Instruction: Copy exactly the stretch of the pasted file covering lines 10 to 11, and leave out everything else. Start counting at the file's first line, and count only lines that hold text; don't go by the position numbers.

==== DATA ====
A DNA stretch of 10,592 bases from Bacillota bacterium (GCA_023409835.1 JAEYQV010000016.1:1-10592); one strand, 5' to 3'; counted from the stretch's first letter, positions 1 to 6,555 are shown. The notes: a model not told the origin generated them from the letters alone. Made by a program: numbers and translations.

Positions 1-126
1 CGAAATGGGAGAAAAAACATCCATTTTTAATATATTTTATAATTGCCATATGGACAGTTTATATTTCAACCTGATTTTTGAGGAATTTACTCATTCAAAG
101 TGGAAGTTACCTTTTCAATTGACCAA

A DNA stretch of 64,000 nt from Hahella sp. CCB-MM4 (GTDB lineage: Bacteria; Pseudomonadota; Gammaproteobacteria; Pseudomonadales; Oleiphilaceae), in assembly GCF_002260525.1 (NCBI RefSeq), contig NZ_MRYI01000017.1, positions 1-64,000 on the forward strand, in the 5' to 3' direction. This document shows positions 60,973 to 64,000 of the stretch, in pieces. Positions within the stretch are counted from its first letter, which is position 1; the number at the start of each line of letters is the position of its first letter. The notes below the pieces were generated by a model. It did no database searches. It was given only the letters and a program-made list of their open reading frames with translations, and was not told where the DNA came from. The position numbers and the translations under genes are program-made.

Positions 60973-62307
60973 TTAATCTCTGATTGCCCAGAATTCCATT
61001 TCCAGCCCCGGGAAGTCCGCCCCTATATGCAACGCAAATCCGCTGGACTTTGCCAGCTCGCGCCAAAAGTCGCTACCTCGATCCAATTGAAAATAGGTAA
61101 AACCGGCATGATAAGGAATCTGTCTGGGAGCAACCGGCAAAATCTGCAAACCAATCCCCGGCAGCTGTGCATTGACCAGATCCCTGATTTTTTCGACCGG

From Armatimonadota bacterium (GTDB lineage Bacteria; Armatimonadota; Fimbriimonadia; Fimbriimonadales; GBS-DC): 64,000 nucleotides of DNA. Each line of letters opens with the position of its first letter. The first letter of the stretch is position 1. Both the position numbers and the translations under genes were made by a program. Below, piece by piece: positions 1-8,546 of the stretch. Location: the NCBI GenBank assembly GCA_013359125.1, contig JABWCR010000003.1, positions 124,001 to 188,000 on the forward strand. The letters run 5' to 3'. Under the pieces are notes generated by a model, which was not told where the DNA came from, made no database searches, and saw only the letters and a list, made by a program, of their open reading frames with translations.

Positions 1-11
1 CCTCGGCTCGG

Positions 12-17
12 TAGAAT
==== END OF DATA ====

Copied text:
From Armatimonadota bacterium (GTDB lineage Bacteria; Armatimonadota; Fimbriimonadia; Fimbriimonadales; GBS-DC): 64,000 nucleotides of DNA. Each line of letters opens with the position of its first letter. The first letter of the stretch is position 1. Both the position numbers and the translations under genes were made by a program. Below, piece by piece: positions 1-8,546 of the stretch. Location: the NCBI GenBank assembly GCA_013359125.1, contig JABWCR010000003.1, positions 124,001 to 188,000 on the forward strand. The letters run 5' to 3'. Under the pieces are notes generated by a model, which was not told where the DNA came from, made no database searches, and saw only the letters and a list, made by a program, of their open reading frames with translations.

Positions 1-11